Intro to Women's Studies 2010

etsu: 2011-2014

Oppression of Men

1 Comment

I went ahead and assumed that most of my classmates would be speaking about oppression of women, so I decided to take a different route and look at men’s oppression. It is said often that women are oppressed by the male sex but while that may be true, the oppressor can be oppressed as well which we learned in our text book. When we think of aggressiveness or violence we think men, not women. I believe that men are given a very small margin of what is considered being a “MANLY MAN.” If a man goes outside of this small tiny box they are looked at as being “girly” or “wimpy.” I don’t believe there is a lot of give and take in that.  Another thought that we discussed a little in class was men in physical pain compared to women; women will be given much sympathy for something like a fall or maybe even being hit, but a man will be expected to brush it off or “rub some dirt on it” and move on as if nothing even happened to them.  It is almost as if men aren’t equipped with a feeling or pain and certainly zero possibility of having emotions like women.  No boy or man ever wants to be told “you’re being a girl” because that damages their manliness in a sense, but at the same time men are human just like women and they need to have a sense of comfort, attention, closeness, and care too.  Like I said earlier, there is this thought by most that women are constantly under this cloud of oppression but men are as well which is often forgotten, but they would be judged more harshly to express it. Others may disagree and argue that men do not understand the woman’s oppression, so is their a hierarchy of oppression? Or does that rule only apply to the different instances for women alone? I think some people find the male sex to be “Bully’s,” and while that may be true in some cases, remember that the bully of a school is usually battling their own issues as well.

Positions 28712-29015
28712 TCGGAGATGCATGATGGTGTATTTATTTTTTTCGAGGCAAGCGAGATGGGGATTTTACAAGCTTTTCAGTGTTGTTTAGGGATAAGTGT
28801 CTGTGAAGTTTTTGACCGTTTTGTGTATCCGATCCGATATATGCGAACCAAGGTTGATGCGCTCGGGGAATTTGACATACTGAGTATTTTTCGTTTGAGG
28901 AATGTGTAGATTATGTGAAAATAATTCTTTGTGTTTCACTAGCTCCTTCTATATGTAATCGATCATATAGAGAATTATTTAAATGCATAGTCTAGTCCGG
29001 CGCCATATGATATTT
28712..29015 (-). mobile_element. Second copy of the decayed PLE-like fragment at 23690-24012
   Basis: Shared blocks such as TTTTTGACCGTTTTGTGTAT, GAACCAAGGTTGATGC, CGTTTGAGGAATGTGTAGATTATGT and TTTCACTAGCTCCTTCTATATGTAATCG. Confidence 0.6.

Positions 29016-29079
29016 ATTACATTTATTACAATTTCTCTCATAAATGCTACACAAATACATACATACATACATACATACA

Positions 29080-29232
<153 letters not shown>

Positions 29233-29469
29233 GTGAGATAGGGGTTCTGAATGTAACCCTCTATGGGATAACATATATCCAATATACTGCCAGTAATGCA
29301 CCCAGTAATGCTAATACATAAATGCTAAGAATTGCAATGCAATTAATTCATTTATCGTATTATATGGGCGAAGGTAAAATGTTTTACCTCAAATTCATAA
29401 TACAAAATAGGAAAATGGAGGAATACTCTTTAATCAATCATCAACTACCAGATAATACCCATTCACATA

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One thought on “Oppression of Men

  1. it is true that men are allowed very little leeway in expressing their gender & emotions, as well as breaking outside of the provider role & boxes societally constructed for them.

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